Friday, 23 November 2018

It's about leadership, innit?

So, I'll get to the point.

Leaders matter. Digital transformation is hard to do. And its impossible unless leaders 'get it'.

But...

Digital literacy among the senior civil service of the Welsh Government, the Chief Executives of Local Authorities and Health Boards, and Sponsored Bodies, is generally poor. And the same is true of political leaders.

Digital transformation doesn’t succeed by chance. It takes decisive leadership that is prepared to challenge and be challenged, be resilient, make difficult decisions and focus on delivery.

The Welsh Government has a Chief Digital Officer (who has done lots of good things from close to a standing start) but her writ doesn't run much beyond Cathays Park. She's the CDO for WG, not for Wales. There is no ‘guiding mind’ for digital developments across all public services to spread best practice, or to set digital service standards, or veto duplication and waste across the public sector.

When Socitm assessed the digital leadership of authorities they found that most Councils do not have a Chief Digital Officer, with many still seeing digital as an offshoot of ICT. They found that digital strategies, where they exist (nearly a quarter of Council did not have one), “do not completely embrace the full potential of the digital agenda”. Local Authorities are not making the most of citizen data to design services, not using digital engagement to co-produce services, and not using open data as a key enabler. Socitm also found that there is too little benchmarking with organisations outside Wales.

This isn't a counsel of despair, its a call to action. And Socitm did find some good practice, but they argued that digital excellence will only be sustained where there is a culture change, development of digital skills at every level, and a strategy that is embedded across every level of a local authority.

Its much the same in the NHS. There is some great practice in pockets. I visited the Welsh Renal Clinical Network in Morriston hospital yesterday. They've created a digital transformation of the service delivered to kidney patients, including e-prescribing and patient access to their test results and treatment plans. Its saved time and money, as well as improving patient outcomes and the patient experience.

It can be done.

But they've achieved it despite, not because of the system.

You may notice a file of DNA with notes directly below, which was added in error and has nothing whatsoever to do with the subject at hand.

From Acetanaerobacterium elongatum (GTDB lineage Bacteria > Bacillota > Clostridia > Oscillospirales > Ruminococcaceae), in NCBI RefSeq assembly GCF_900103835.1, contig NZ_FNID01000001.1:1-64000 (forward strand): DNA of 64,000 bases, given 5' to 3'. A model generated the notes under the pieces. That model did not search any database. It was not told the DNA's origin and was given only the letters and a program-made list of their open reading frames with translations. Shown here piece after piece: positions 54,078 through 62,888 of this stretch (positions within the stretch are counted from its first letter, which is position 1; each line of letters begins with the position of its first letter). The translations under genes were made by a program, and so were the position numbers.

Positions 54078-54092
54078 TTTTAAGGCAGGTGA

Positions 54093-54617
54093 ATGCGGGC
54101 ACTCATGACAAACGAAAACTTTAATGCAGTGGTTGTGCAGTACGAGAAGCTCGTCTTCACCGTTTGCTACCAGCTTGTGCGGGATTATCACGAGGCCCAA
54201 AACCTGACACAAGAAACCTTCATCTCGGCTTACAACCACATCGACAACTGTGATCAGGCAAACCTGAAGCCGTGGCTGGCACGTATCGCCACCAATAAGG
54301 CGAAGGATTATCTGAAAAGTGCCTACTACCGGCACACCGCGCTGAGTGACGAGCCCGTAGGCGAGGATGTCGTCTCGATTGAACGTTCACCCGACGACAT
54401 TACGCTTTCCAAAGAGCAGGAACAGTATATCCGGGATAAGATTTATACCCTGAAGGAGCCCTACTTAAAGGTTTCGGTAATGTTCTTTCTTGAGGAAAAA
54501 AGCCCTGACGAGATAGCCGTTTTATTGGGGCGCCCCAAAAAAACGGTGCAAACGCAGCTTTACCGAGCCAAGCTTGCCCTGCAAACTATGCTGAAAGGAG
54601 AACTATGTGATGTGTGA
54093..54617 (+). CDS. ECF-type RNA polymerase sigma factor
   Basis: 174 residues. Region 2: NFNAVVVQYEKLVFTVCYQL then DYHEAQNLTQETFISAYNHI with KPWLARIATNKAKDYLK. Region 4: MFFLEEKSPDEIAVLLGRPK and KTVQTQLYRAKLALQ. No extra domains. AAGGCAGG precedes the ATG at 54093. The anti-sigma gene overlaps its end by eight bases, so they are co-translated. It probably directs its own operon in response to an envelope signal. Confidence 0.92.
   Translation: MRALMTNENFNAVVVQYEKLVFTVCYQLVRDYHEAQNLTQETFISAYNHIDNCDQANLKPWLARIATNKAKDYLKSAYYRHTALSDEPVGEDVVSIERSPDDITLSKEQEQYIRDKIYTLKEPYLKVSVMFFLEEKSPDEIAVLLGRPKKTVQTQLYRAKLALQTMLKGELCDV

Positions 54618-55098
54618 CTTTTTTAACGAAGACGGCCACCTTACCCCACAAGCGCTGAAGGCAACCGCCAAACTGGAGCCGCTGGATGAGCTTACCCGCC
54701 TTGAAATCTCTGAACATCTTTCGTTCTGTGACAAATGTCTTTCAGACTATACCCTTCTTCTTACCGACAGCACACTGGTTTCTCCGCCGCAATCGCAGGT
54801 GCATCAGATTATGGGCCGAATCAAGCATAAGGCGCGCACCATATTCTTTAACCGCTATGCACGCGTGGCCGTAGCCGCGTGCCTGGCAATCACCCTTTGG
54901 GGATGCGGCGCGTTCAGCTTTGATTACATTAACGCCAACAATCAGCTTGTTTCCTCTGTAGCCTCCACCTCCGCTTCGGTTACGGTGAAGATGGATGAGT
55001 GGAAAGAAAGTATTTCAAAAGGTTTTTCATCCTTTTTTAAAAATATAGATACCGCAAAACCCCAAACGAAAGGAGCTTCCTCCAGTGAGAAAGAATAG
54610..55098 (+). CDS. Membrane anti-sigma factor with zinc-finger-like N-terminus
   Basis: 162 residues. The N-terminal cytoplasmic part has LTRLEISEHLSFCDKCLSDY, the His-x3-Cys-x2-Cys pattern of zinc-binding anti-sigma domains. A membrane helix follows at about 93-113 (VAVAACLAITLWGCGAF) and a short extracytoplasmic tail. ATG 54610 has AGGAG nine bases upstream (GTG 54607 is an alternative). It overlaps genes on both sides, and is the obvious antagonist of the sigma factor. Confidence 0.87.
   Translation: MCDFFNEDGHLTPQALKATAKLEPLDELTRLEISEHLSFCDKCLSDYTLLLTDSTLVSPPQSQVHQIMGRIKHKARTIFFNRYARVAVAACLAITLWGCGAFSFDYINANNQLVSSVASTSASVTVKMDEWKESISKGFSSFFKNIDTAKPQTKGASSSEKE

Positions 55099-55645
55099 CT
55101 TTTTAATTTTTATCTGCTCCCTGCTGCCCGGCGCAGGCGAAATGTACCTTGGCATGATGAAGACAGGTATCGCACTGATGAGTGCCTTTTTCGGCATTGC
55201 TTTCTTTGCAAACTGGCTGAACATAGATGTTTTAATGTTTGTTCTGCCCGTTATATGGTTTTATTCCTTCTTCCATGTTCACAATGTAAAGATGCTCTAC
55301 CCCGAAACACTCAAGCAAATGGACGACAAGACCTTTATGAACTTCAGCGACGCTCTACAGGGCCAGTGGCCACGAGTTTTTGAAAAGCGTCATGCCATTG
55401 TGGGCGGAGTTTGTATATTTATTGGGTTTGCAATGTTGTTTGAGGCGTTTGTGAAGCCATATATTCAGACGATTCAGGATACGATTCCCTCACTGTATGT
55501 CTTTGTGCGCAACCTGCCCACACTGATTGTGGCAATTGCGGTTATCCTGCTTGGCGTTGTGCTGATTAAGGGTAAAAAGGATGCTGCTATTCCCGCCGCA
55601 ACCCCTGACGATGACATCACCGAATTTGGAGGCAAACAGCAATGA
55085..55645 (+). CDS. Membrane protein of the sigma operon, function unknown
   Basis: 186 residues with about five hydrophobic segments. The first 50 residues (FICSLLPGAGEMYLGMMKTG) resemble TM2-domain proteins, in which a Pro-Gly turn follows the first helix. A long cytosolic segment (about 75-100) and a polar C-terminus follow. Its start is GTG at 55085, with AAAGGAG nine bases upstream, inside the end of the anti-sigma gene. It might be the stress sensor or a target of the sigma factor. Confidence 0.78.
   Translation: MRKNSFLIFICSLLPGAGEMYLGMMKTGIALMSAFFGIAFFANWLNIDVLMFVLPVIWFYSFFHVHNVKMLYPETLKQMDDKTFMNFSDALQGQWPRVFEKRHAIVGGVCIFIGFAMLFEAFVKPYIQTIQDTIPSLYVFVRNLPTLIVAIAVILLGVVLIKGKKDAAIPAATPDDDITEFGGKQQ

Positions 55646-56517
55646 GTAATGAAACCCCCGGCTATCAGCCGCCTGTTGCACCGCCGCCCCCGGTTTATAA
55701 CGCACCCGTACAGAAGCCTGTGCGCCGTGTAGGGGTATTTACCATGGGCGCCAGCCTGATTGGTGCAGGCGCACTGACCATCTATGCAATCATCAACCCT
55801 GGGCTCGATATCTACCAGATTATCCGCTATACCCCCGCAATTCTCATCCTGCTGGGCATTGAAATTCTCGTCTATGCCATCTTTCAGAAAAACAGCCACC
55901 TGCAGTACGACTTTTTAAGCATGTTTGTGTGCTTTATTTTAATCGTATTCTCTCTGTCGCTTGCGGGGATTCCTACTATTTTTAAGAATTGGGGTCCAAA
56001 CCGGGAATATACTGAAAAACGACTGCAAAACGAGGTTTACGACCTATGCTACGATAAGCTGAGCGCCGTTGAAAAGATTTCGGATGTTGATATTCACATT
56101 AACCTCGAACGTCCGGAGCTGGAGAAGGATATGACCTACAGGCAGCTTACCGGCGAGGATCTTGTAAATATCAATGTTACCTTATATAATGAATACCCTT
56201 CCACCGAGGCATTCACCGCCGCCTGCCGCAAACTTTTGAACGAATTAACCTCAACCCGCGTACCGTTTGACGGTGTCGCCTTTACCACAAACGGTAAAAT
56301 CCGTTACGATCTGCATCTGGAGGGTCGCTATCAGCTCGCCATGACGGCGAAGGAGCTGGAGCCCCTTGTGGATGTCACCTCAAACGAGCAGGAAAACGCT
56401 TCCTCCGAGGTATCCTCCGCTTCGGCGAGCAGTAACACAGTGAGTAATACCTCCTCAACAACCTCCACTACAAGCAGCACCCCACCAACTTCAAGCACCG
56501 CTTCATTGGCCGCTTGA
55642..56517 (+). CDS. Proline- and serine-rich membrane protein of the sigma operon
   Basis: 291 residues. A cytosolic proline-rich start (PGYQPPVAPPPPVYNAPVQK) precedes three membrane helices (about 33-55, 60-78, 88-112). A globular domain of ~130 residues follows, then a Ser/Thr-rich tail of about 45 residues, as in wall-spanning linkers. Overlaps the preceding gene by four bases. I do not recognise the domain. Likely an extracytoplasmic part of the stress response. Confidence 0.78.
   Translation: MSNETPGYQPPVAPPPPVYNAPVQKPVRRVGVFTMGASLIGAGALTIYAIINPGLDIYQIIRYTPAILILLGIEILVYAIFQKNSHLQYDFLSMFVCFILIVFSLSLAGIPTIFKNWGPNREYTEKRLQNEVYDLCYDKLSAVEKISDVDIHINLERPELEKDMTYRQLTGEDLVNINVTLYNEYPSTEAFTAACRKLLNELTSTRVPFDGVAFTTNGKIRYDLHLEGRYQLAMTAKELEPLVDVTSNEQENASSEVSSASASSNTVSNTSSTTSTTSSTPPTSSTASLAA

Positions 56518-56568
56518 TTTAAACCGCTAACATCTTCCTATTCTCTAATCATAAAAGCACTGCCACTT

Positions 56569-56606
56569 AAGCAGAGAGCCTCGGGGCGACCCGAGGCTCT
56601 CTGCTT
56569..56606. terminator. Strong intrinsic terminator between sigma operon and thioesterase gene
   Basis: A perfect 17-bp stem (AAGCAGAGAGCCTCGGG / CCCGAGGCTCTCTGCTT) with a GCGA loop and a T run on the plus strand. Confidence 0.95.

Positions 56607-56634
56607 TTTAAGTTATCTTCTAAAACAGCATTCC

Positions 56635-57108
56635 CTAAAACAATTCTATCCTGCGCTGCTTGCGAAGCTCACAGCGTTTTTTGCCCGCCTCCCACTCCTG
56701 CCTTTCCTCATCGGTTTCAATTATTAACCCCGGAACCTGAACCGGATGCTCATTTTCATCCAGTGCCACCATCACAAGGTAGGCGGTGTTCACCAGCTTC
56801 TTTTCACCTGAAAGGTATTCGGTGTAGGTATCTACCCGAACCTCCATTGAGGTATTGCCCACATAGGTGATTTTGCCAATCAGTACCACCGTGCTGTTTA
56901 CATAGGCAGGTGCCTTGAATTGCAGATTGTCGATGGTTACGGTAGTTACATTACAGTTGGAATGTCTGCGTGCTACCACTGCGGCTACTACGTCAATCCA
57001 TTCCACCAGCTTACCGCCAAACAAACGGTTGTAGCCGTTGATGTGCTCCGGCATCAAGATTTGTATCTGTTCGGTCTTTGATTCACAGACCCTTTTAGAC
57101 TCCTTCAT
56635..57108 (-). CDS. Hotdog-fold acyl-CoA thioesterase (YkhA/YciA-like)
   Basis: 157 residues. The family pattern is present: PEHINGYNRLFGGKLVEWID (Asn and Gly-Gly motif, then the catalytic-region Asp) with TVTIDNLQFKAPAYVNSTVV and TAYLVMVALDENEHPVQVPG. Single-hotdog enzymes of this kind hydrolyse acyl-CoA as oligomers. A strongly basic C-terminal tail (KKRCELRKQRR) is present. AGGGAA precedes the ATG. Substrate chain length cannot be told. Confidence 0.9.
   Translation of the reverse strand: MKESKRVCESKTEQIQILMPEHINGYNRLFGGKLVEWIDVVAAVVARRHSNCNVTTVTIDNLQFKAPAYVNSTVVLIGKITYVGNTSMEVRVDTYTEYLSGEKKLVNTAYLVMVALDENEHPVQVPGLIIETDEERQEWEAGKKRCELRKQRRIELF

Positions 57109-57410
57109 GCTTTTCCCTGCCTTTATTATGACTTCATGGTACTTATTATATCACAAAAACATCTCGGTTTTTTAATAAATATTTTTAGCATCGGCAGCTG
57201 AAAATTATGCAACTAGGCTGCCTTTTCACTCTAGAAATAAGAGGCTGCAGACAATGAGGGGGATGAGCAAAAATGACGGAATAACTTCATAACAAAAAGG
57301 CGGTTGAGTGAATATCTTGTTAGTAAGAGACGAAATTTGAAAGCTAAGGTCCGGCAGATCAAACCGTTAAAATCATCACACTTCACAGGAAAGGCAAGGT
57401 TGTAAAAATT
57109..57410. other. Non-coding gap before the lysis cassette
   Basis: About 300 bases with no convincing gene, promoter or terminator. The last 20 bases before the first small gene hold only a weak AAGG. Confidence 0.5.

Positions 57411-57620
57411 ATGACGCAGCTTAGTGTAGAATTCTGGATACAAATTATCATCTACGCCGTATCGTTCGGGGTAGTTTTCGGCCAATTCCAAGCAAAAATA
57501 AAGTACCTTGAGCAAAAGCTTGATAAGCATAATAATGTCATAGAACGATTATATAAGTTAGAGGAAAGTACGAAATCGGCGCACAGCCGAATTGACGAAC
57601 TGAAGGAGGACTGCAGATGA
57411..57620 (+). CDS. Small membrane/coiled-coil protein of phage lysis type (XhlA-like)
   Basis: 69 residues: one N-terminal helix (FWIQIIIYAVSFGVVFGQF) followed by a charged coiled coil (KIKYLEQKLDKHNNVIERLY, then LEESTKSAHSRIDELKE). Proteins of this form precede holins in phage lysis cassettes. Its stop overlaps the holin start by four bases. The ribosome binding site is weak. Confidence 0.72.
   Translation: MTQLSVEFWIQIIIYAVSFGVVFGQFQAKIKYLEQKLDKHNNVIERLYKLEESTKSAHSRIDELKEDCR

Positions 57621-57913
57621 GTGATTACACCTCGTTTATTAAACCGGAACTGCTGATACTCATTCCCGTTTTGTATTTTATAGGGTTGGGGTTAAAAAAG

The Wales Audit Office report, the Parliamentary review of Health and Social Care in Wales, and the recent Public Accounts Committee report all identified leadership and skills as a significant issue

The WAO report pointed out the problem of not having digital represented at board level in the Health Service. And PAC went further in recommending a review of the senior leadership capacity in terms of skill-set and governance within both NWIS and the wider NHS Digital Team. “We were not convinced that the senior Welsh Government officials and top NHS executives have the detailed technical understanding needed to give NWIS a clear direction and challenge its performance and decisions” the committee said. 

Scotland's Local Government Digital Office has a programme to equip current and future leaders with the skills they need to deliver digital transformation. Likewise their impressive DataLab has a stream of work focused on developing skills and talent, including helping senior leaders understand data and digital and their own role in harnessing it (I should declare an interest, they gave me some free socks).

Shouldn't we be doing something similar (not the socks bit)? Delivering digital capability to the senior leadership across the Welsh public service seems critical to me. The panel is considering recommending developing a mixed model of support for all senior leaders, including training courses and providing Agile coaches and mentors.

What would help do the trick?

And of course as well as up-skilling senior leaders, we need to do the same for the whole workforce. We need to create a People Strategy that can assess the skills, capabilities and ambition of our public sector workers, and provide the training and support that they need to deliver in the Digital Age. This is also an opportunity to create a diverse and inclusive public sector workforce.

What do you think would make a difference?

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